Case Study

Tayib, who is 29 years old, works as a paralegal in a public defender’s office. His parents came to the United States from India before he was born. Tayib’s extended family in India are highly educated people, and his parents encouraged him to get a good education as well. Although he considered going to law school, Tayib never felt confident enough to pursue this goal. In his current place of employment, many coworkers rely on his conscientiousness. He feels that others, including his superiors, often take advantage of him by giving him the most difficult cases to sort out and the shortest deadlines for getting them done. He was recently passed over for a promotion by his boss, who decided to fill the higher level post by hiring someone from outside the department. He feels unsatisfied in his position, but he thinks that his chances for advancement may be best if he remains in civil service. His parents encourage him to find a position with more prestige and a better income.

Tayib has been dating Rachael, a 27-year-old White woman with a young son, for the past 6 months. Rachael works as a public relations executive in one of the corporate offices in the city. Rachael and her son, Luke, share an apartment with one of Rachael’s girlfriends. This has been her living arrangement since the breakup of her relationship with Luke’s father, Kevin, 3 years ago. The couple were never married, a factor that led to strained relationships with her own mother and father.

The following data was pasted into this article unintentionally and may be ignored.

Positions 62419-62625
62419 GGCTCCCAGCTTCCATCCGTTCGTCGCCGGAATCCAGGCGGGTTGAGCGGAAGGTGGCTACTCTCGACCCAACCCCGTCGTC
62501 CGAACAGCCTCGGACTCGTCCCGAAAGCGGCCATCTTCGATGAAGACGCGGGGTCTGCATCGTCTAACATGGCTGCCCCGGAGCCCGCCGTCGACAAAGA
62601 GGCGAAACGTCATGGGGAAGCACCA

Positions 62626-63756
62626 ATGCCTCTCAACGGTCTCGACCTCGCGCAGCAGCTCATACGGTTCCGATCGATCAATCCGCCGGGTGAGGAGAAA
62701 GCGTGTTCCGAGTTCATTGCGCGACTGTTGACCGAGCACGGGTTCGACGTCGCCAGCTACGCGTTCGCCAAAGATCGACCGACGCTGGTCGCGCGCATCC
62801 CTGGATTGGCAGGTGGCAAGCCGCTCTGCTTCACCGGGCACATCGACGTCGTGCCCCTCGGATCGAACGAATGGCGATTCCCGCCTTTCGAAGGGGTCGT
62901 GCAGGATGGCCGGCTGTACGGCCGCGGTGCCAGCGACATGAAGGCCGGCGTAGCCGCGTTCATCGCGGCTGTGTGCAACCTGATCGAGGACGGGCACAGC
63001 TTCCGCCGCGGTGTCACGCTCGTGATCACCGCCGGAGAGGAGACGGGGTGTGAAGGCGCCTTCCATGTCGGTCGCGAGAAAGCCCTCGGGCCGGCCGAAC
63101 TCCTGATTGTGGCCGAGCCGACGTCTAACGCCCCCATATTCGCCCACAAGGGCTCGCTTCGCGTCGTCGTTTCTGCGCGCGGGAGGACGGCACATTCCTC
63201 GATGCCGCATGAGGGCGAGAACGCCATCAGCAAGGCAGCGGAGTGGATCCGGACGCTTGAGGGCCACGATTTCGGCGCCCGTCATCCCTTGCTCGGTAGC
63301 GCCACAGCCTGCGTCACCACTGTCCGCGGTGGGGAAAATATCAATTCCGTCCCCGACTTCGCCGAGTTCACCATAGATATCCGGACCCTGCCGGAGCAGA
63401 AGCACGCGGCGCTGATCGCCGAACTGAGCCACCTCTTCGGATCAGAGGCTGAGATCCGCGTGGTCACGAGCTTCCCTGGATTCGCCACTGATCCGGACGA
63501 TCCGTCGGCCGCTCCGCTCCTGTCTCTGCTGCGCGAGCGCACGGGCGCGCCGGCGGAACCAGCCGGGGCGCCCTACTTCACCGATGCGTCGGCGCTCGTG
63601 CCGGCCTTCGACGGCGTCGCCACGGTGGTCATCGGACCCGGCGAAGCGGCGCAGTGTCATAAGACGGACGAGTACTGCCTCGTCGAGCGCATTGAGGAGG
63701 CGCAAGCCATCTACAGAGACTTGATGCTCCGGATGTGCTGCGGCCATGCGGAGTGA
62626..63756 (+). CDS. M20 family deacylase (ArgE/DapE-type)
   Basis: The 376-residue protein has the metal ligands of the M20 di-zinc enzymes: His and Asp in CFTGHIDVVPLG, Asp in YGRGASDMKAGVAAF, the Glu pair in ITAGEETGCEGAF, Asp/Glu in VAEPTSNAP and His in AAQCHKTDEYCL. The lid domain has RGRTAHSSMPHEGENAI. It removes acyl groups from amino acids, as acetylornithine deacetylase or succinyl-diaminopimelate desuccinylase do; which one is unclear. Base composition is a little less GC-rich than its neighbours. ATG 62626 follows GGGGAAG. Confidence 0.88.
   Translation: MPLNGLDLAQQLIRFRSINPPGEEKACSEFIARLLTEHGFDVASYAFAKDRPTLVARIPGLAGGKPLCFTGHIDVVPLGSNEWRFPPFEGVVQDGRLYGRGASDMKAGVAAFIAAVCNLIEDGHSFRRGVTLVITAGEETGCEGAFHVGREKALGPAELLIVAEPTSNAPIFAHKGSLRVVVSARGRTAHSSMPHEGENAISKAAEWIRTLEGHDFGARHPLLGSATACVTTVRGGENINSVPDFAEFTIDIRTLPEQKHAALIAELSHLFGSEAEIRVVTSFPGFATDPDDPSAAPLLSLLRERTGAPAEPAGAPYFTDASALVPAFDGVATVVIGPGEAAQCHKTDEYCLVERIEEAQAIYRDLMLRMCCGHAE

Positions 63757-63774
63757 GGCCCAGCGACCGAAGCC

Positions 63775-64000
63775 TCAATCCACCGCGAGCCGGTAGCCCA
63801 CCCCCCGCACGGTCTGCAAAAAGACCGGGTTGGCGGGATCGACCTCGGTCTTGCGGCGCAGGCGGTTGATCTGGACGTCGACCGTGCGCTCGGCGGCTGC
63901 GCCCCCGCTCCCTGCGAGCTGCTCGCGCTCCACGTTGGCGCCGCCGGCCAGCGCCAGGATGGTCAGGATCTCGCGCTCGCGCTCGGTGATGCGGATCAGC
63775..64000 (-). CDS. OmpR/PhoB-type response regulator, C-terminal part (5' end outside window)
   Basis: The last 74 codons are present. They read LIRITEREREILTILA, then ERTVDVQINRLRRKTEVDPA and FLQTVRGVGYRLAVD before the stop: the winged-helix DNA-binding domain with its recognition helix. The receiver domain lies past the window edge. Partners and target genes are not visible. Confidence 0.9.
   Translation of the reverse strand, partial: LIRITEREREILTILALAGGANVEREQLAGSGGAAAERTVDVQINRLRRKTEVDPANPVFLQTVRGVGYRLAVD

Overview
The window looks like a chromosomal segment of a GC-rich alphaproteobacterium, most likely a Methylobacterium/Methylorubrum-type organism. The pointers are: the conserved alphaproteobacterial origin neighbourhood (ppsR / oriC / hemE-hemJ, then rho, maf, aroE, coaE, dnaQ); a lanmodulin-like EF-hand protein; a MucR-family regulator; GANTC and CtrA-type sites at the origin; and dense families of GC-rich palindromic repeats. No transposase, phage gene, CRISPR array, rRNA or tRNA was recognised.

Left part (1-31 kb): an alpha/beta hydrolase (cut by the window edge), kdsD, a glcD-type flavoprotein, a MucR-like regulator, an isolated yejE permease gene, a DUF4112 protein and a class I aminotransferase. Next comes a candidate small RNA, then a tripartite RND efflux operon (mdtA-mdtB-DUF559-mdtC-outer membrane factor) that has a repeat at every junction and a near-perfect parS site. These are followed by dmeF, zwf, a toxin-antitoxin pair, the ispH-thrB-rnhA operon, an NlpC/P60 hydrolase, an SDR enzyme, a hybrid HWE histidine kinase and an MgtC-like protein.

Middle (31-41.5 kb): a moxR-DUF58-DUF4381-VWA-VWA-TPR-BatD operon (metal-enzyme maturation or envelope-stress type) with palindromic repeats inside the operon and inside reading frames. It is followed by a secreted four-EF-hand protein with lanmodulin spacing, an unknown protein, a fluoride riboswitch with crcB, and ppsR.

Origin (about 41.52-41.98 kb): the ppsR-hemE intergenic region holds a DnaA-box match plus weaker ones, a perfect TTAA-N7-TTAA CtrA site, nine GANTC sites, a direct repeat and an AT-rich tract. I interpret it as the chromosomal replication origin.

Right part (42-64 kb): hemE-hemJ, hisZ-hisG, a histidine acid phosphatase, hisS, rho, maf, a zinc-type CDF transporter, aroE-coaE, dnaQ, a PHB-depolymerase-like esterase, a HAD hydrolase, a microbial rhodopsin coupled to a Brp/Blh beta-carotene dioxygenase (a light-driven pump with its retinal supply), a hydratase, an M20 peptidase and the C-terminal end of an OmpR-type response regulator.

Tayib and Rachael are both interested in finding someone with whom they can have a serious relationship. Lately, however, their relationship has not been going as smoothly as it did in the beginning. As Luke’s fourth birthday approached, Rachael wanted to plan a celebration for him. Tayib had already taken Luke and Rachael to an amusement park as a birthday present for the youngster. Rachael decided to have a special birthday dinner for Luke and invited her parents and Tayib. Tayib, in the midst of an important project at work, declined the invitation.